I am very familiar with one specific example of bacterial contamination from a filter, which resulted in severe illness. In this specific case an older couple lived on mid-western farm where no municipal water was available. The water was pumped from a pond, filtered through a very large sand filter, and then stored in a cistern. A separate water system collected water from the roof of the home. This water was filtered through sand/(GAC) filters and also stored with the filtered water from the pond in the cistern. To further remove the last traces of suspended solids the water was filtered using a spiral wound cartridge filter. The water was continuously chlorinated to maintain a free chlorine residual at the end of the distribution system. Everything was fine for a couple of years. Suddenly they had great difficulty consistently maintaining a free chlorine residual and both individuals periodically developed severe diarrhea. It was approaching a life-threatening situation.
After testing the water at several points it was discovered that the cartridge filter was a major source of bacteria. Apparently the final filter had become a constant source of bacteria that periodically overwhelmed the chlorination treatment system. The system was sterilized using hyper chlorination. This treatment stopped the loss of free chlorine residual. With changing the filter frequently, the problem was stopped. I am especially happy because this couple was my parents!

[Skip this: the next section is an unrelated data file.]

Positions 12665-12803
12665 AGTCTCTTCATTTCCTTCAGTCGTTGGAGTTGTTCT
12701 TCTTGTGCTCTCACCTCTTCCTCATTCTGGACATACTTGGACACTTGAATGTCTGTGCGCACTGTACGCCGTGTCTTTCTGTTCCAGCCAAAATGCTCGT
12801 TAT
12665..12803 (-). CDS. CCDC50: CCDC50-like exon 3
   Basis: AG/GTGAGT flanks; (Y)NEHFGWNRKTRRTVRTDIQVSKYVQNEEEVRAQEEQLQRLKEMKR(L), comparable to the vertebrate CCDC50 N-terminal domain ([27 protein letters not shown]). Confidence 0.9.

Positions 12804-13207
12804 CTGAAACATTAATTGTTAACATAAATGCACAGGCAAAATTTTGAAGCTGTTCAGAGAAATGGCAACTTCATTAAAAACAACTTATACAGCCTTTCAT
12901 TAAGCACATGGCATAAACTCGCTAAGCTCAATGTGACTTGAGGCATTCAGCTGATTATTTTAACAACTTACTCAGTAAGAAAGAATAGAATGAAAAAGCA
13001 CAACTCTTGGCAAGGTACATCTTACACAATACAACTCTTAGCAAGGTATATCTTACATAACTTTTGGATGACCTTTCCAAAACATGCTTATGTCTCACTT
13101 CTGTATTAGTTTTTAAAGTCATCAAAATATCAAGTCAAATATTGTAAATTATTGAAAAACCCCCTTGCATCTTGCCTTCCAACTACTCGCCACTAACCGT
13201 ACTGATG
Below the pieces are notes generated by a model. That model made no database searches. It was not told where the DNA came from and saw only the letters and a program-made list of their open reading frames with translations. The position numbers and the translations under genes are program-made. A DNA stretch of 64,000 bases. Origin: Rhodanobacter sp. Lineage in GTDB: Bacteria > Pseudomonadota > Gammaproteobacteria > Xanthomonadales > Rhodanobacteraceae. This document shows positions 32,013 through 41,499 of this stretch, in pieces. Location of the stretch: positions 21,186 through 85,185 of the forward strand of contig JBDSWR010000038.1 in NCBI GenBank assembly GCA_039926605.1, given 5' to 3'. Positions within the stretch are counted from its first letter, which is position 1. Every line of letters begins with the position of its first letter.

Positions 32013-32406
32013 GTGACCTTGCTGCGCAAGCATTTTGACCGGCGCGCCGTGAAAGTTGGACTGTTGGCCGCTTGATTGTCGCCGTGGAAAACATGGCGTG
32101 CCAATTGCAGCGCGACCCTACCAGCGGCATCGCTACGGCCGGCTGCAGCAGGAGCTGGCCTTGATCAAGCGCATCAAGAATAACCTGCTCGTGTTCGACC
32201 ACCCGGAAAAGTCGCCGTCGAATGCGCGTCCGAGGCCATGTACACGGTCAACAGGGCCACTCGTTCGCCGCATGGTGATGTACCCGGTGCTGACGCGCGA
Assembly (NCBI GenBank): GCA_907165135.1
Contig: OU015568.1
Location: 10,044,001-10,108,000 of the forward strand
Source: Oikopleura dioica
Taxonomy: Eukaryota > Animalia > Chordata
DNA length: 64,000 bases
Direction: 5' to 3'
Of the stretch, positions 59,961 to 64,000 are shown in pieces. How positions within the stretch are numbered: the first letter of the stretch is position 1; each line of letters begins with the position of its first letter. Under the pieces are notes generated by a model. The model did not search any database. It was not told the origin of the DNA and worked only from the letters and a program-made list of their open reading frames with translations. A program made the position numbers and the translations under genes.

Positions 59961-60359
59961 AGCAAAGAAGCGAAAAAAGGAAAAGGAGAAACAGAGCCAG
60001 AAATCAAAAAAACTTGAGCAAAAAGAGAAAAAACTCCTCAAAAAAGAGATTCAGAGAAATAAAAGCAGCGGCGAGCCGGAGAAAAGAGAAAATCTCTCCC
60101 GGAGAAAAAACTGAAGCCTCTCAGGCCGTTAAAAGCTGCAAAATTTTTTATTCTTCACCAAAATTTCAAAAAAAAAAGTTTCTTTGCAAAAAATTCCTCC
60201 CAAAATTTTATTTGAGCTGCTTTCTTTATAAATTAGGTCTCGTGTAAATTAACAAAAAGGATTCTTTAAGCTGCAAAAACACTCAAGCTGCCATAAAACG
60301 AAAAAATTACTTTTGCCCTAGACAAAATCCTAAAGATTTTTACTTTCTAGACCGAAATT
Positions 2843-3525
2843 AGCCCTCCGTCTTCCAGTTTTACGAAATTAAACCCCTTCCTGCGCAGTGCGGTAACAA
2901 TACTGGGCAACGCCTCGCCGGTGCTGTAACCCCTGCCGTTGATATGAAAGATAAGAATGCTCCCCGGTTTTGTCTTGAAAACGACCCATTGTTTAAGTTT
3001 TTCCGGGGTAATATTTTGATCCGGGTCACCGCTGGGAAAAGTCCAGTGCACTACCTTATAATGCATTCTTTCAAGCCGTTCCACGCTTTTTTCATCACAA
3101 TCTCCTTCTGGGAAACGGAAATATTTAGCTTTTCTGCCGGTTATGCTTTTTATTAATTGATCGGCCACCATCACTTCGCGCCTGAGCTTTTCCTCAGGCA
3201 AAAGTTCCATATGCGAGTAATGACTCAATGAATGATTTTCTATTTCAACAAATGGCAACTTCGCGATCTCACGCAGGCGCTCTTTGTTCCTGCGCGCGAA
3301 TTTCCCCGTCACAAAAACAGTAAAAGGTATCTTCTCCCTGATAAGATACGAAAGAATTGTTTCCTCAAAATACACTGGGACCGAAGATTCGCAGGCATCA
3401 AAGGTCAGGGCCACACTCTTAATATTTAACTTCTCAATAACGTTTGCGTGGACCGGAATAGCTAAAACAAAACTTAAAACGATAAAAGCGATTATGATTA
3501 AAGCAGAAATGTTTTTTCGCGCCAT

One domestic off-grid water system is shown in the drawing below. Obviously, this system would be modified drastically depending on the source or sources of water available. However, the minimum source of water would be a stream or a well plus, hopefully, significant water collected from the roof of the home.
Acknowledgement: The pie-chart showing domestic water use is used with permission from The Renewable Energy Handbook- A Guide to Rural Energy Independence, Off-Grid and Sustainable Living by William H. Kemp”, Aztext Press www.aztext.com
- Consult Appendix 12 in “The Renewable Energy Handbook- A Guide to Rural Energy Independence, Off-Grid and Sustainable Living” by William H. Kemp”, for further information on wastewater treatment systems.
- Wikipedia has an excellent discussion of gray water: http://en.wikipedia.org/wiki/Grey_water
- Berkey Water Filters
- This EPA site has everything you wanted to know and were afraid to ask about potable drinking water, sources, contaminants, etc.
- The National Sanitation Foundation (NSF) web site is: http://www.nsf.org/
- The American Water Works Association has issued standards for a number of materials use to treat drinking water. They also issue books on water treatment. Their web site is: http://www.awwa.org/
- Pamphlet 96: Sodium Hypochlorite Manuel This pamphlet is free from the Chlorine Institute: http://www.chlorineinstitute.org/ If you plan to use liquid hypochlorite be sure to get this pamphlet and follow it closely for handling, feeding and monitoring.